- December 25, 2018
- Posted by: admin
- Category: Uncategorized
Cybersecurity Hackers- In a recent conversation on the topic of cybersecurity, Ray Rothrock – CEO of cybersecurity firm RedSeal, and author of the 2018 book Digital Resilience – offered some interesting and sobering insights on the state of the cyber world and utilities. He commented that hackers are already likely sitting in various U.S. utility systems and reconnoitering, in what the Department of Homeland Security calls an Advanced Persistent Threat mode. The critical question, then, is what to do about that fact, and how to create resilient responses.
Ray Rothrock has been around the electric power and software worlds for a long time. He began his career as a nuclear engineer and spent five years at the Yankee Rowe nuclear plant in western Massachusetts, but then went off to Silicon Valley, eventually joining up with Sun Microsystems. Rothrock then found his way to the venture capital world, leading VC firm Venrock where he spearheaded the firm’s energy and Internet strategies until he retired in 2013.
Retirement did not last long: the following year, RedSeal – one of Venrock’s portfolio companies – came calling looking for a new CEO. In the past five years, he has refocused the firm on the mission of digital resilience, supporting various sectors including government, finance, retail, healthcare, insurance and utilities.
Utility networks are relatively straightforward, but management is insufficiently focused on cyber-protection
He characterizes the typical utility system as being “fairly simple networks as networks go, and they do fairly straightforward things.” The challenge is that they have grown organically over decades, in response to challenges and opportunities, “but probably not kept up to date in terms of latest thinking and architecture.” However, although they are vulnerable owing to their architectures, he indicates, “they are simple networks, so they are relatively easy to fix and understand.” In addition, the North American Electric Reliability Corporation (NERC) – the entity that governs such things – has specific regulations about how grids should be maintained and how risk should be managed.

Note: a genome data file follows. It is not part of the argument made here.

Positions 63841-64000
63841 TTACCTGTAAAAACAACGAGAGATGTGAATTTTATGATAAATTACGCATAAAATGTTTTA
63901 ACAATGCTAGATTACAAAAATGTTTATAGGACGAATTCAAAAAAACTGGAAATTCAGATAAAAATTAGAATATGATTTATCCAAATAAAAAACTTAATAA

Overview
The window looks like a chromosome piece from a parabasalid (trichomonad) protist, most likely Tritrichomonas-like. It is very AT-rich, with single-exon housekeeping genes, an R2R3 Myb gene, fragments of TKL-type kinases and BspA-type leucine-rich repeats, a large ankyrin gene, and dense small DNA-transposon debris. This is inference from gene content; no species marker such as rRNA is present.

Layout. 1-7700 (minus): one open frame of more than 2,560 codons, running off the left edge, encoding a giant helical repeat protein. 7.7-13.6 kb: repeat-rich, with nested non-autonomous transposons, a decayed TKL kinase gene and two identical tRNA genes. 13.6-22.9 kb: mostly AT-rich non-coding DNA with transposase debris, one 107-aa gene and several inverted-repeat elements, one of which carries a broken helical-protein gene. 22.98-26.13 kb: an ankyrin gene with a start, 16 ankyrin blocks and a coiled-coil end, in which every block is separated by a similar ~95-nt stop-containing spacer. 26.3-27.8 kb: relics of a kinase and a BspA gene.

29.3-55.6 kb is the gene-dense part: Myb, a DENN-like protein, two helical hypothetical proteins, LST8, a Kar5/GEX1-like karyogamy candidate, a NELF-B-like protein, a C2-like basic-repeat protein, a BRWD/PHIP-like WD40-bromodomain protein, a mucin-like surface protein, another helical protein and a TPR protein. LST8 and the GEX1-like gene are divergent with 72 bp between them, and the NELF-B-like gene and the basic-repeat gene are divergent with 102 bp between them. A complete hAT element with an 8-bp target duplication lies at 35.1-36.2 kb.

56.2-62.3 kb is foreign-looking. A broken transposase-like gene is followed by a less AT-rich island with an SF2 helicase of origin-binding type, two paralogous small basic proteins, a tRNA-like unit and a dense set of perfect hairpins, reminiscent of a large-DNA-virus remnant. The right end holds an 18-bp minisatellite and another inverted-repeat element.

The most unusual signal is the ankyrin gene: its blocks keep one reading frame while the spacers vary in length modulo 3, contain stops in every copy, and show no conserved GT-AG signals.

For some, though, this creates the risk of a “check-the-box” mentality rather than development of a true culture of basic ‘cyber hygiene.’ The latter involves proactive and continuous training of staff to increase and maintain awareness of the threat (for example, to avoid falling for spear-phishing attempts in which employees click on infected attachments – the method used by hackers to infiltrate the Ukrainian electric distribution companies in 2015) and development of other good practices.
Unfortunately, Rothrock sees a troubling lack of attention to cyber best practices at some utilities. He commented,
It is so much common sense to do it that way yet so many people object to it. A good utility network has only 50 or 100 routers. That’s a tiny network today. Yet it controls enormous resources and controls a very important infrastructure. I am perplexed by lack of attentiveness by management – that’s not so hard to do.”
In a distributed world, attack surfaces multiple rapidly and grid edge devices can become weapons
The problem gets worse as the growth of distributed networks of assets create potentially critical issues. The population of these devices is huge and multiplying rapidly. Consulting firm Wood Mackenzie estimates that there are currently 30 million grid-connected assets out there in U.S. homes today, with millions more to come. The company forecasts 88,000 megawatts (MW) of ‘residential flexible potential’ by 2023 (by way of context, the total generation capability of the Texas grid is just under 80,000 MW).
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Article Credit: Forbes
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